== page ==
Toyota Catalytic Converter Problemsby Richard Rowe
Though it could just as easily be a case of varying fuel quality as one of planned obsolescence, the fact remains that catalytic converter failure amongst fifth- and sixth-generation (1996-2006) Toyota Camrys is endemic. Not only can ignoring this problem lead to catastrophic engine damage, it can also be very expensive to fix and difficult to prevent in the future.
Catalytic Converter Function
Catalytic converters are connected to the exhaust pipes, usually just behind the engine where the opposing bank's manifolds join into one pipe. These devices concentrate and store exhaust heat in a honeycomb-like matrix and use it to convert the engine's most toxic emissions to more inert forms. Cats were legislated as mandatory in the early '70s, and are found on every car sold in the United States since then.
Prior to the widespread usage of automotive cats, all gasoline used dissolved lead to both protect the engine and prevent detonation. However, it was quickly discovered that lead and other additives would attach themselves to the converter's matrix, clogging and rendering it worthless. Today, the most common cause of cat failure is overheating, though matrix contamination still remains an issue.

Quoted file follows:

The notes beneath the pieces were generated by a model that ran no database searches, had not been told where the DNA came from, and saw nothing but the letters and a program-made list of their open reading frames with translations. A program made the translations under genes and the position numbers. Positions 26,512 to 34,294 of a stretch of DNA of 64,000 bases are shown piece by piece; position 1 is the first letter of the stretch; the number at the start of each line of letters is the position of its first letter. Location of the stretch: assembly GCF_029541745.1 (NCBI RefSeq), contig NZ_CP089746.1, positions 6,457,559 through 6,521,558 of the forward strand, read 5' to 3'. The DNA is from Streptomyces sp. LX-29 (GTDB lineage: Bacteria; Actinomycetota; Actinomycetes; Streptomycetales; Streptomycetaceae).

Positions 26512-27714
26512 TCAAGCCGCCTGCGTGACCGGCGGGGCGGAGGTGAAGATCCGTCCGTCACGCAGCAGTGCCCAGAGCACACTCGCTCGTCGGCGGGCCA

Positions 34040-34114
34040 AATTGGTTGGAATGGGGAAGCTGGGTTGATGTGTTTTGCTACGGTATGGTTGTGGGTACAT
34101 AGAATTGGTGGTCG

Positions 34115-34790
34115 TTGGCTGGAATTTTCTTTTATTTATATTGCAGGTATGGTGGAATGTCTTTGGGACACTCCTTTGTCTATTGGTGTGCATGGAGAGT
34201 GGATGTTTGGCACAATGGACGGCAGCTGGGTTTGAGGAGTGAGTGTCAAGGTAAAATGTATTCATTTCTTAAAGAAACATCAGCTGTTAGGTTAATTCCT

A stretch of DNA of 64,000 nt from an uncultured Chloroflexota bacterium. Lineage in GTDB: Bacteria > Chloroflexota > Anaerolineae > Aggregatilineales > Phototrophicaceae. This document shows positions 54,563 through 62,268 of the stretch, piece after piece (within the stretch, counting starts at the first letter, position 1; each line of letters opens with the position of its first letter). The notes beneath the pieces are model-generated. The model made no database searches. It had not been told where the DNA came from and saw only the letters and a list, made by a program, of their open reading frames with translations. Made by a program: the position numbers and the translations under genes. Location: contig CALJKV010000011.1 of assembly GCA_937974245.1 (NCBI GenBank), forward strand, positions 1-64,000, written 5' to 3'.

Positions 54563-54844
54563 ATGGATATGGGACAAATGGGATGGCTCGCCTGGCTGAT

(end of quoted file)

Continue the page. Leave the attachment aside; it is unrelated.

Toyota Cat Failures
Though fifth- and sixth-generation cars are prone to cat overheating, the problem seems especially overbearing on 2001 models. The first sign of failure is a persistent "check engine" light, which can come on at start-up but is more likely to do so after extended idling. When the cat becomes terminal, it will affect fuel economy, acceleration and top-end power.
Modern engines use one or a pair of oxygen sensors (O2 sensors) in the exhaust stream to determine how much fuel the engine is burning relative to air intake. This is important because if there is too little fuel in the mix, the engine will run much hotter, damaging it and overheating the cat. According to some dealership mechanics, Camrys seem to have a defect in the O2 sensor that causes it to fail prematurely, but does not trigger a "check engine" light. Upon sensor failure, the computer goes into "open-loop" operation and uses its best guess on air/fuel ratio to run the engine, which will often be too lean in lower altitudes .
Replace the O2 sensor with a sturdier aftermarket unit, like those produced by Bosch. If your cat is damaged, you can pay $2,000 for a stock replacement, but a generic $300 unit will work just as well and will still retain emissions compliance. Make sure to reset the engine's codes after replacement.
Richard Rowe has been writing professionally since 2007, specializing in automotive topics. He has worked as a tractor-trailer driver and mechanic, a rigger at a fire engine factory and as a race-car driver and builder. Rowe studied engineering, philosophy and American literature at Central Florida Community College.